Hire Erin Spencer of One Night Stand Productions. LOL. Ok, so not everyone is going to have the resources to hire a producer. Let me say this, if you are going to self produce remember that the quality of the production matters as much as the prose did when you write it. Nothing will stop your audiobook career faster than a book that sounds like it was recorded at a kitchen table with an iPhone. Plus, the quality control people at the various audiobook distributors will reject you faster than the prom queen rejected me in high school.
What’s next for you?
Erin Spencer is gearing up production for Hero Bowen and my newest book, Wish Hunter, which will be out in June. My co-writer and I are also working on a RomCom series and book two in the Limelight and Larcey series. Wish us luck and hopefully you’ll hear from us soon… ‘hear from us’ hahahaha. See what I did there?
About the Book
Limelight & Larceny
The Crew-Building Con
by Jordan Riley Swan & Hero Bowen
Published 11 January 2021
Page Count: 337
Published 10 March 2021
Narrators: Hillary Huber, Anthony Mark Barrow, Michael Crouch, Sarah Mollo-Christensen, Erin Spencer, Graham Halstead, Andrew Eiden, P.J. Ochlan, Peter Berkrot, Ray Porter, Adenrele Ojo, Andi Arndt
Length: 10 hours and 17 minutes
Add it to your Goodreads TBR!
These actors are going to steal more than the show.
This full-cast audiobook, featuring 11 different voice actors, and narrated by Hillary Huber, take on the roles of the Tandem Players, a group of community theater actors that love their community theater almost as much as they love the sweet old landlady who gave them a home to perform their plays in over the years. But when she passes away, and the will that was to leave the Broadtown Theater to the acting troupe disappears, they don’t even have time to mourn their loss. Her son comes in like a wrecking ball, brandishing a 20-year-old will and an ultimatum: leave, or be buried under the rubble when he has the place demolished.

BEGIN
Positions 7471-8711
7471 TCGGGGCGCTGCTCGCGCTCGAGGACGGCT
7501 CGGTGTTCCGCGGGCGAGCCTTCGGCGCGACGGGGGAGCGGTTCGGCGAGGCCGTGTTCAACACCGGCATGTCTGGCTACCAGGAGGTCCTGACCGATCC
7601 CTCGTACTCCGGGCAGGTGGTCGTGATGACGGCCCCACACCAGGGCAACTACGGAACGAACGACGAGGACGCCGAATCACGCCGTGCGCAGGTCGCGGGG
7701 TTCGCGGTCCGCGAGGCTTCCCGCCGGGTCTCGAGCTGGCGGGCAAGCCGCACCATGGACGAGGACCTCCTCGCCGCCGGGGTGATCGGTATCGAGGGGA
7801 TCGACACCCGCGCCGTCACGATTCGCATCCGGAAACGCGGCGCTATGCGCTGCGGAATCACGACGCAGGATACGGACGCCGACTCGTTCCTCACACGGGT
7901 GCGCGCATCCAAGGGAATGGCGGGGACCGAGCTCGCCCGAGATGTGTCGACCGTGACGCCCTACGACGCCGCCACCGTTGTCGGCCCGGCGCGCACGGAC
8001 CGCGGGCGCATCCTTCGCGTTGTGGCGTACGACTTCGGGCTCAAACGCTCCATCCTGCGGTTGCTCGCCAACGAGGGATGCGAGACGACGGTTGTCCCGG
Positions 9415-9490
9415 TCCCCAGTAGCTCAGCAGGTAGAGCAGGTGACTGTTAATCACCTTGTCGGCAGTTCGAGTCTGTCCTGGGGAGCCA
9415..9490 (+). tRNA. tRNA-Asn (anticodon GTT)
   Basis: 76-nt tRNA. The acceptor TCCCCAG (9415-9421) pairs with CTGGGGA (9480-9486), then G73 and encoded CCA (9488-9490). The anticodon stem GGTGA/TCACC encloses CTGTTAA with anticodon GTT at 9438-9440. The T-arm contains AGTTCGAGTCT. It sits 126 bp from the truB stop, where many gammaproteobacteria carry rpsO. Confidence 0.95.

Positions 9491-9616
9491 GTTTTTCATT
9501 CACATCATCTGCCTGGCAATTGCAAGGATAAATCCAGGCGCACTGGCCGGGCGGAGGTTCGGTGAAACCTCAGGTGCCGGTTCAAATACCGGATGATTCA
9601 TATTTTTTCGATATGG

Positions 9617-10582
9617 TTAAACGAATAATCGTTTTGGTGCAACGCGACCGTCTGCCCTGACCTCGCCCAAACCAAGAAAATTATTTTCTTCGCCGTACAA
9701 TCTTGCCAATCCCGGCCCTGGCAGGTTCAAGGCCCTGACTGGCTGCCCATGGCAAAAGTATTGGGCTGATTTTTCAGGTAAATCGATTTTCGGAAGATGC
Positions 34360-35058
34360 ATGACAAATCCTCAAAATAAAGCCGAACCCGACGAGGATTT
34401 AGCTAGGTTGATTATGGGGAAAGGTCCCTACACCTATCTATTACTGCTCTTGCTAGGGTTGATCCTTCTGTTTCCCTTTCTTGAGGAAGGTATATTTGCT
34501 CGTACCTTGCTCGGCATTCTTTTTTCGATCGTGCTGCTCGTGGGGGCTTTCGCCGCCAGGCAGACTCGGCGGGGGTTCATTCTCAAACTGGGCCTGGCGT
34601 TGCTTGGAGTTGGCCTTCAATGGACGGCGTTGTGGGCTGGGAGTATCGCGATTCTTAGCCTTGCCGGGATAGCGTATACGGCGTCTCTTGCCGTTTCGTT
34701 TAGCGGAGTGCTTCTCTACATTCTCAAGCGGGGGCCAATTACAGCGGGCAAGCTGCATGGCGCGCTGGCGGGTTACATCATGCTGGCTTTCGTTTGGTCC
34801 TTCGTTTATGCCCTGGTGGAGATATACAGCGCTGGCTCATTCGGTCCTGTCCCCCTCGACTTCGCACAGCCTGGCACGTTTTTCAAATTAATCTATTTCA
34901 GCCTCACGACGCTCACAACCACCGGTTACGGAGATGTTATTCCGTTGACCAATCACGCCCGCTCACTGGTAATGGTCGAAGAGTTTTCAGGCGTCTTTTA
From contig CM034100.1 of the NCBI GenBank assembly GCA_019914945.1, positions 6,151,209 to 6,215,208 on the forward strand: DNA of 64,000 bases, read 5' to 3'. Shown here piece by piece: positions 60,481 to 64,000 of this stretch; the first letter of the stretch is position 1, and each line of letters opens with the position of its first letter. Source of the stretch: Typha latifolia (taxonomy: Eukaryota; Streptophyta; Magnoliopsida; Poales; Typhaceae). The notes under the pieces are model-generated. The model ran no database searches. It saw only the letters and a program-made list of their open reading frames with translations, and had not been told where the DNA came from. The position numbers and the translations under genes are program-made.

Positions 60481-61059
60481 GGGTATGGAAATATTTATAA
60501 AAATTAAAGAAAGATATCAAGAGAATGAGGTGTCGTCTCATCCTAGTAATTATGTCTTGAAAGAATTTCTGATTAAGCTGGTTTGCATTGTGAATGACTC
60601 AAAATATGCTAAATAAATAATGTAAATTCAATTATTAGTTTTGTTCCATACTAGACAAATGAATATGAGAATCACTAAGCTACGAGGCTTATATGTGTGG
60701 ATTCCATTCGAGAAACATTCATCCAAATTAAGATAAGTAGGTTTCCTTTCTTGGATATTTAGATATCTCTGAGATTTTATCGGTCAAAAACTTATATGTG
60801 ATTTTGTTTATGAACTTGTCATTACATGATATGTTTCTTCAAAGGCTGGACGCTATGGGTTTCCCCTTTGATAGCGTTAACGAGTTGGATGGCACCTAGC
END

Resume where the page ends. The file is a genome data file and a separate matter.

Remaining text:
The ragtag group of actors – a street magician, a former stuntwoman, an IT student, an FX specialist, a leading man, and their stage manager – will have to pool their talents and steal the will back. And they’ll have to act fast, because the next wrecking ball that swings in is going to be a real one.
My Rating: 5 Stars
Consider liking my review on Goodreads.
I was granted complimentary audiobook access to Limelight & Larceny via Authors Direct as part of my participation in a blog tour for this title with Audiobookworm Promotions. Thank you to all involved in affording me this opportunity! My thoughts are my own and my review is honest.
The Tandem Players don’t mind that their audience numbers are dwindling. They’ve still got their theatre, their devout patrons, and the stage. Unfortunately all that’s going to wind up, well, up in the air. You see, the theatre’s owner wrote an updated will last year leaving the theatre to the Players, but her son, his lady friend, and a corrupt lawyer have made that newer will disappear and are operating on an older will which leaves her entire estate to him, and the theatre is to be sold. Ample amounts of prosthetic makeup, “yes, and” attitude, and police connections will be put to use as the Tandem Players stage the performance of their lives around town fighting back against this plot in covert and illegal ways in hopes of saving their theatre.
What a riot! This book was amazing. I imagine the print/ebook experience is great as well, but the ensemble cast of the audiobook production was absolutely perfect and I thoroughly enjoyed myself listening to this whirlwind plot unfold. The cast of characters in this book has something for every reader, too. There are dysfunctional couples, past-prime police officers, LGBTQ+ representation, shy computer geniuses, people who know quite intimately what paycheck-to-paycheck means and people who have no clue, sleazy lawyers, gullible secretaries, chaotic good tokers, and a whole bunch of people who are frequently more comfortable wearing someone else’s identity rather than their own.
This is 330+ pages or 10 hours and change of a couple of dishonest people in it for the money finding out why it’s a terrible idea to sleight a troupe of highly skilled actors with very little to lose. If the larceny part doesn’t scare you away, you’ll love the antics and shenanigans that fill these pages. I didn’t want it to end!
About the Author
Jordan Riley Swan
Jordan Riley Swan is a wild word hunter living in the far and dangerous reaches of rural Ohio. He spends his nights tracking down big-game stories, capturing them in paper cages, and training them to be better tales.
He would like to list a cavalcade of awards and best selling titles into this bio, but alas he only has two books in the field as of yet and was always a late bloomer…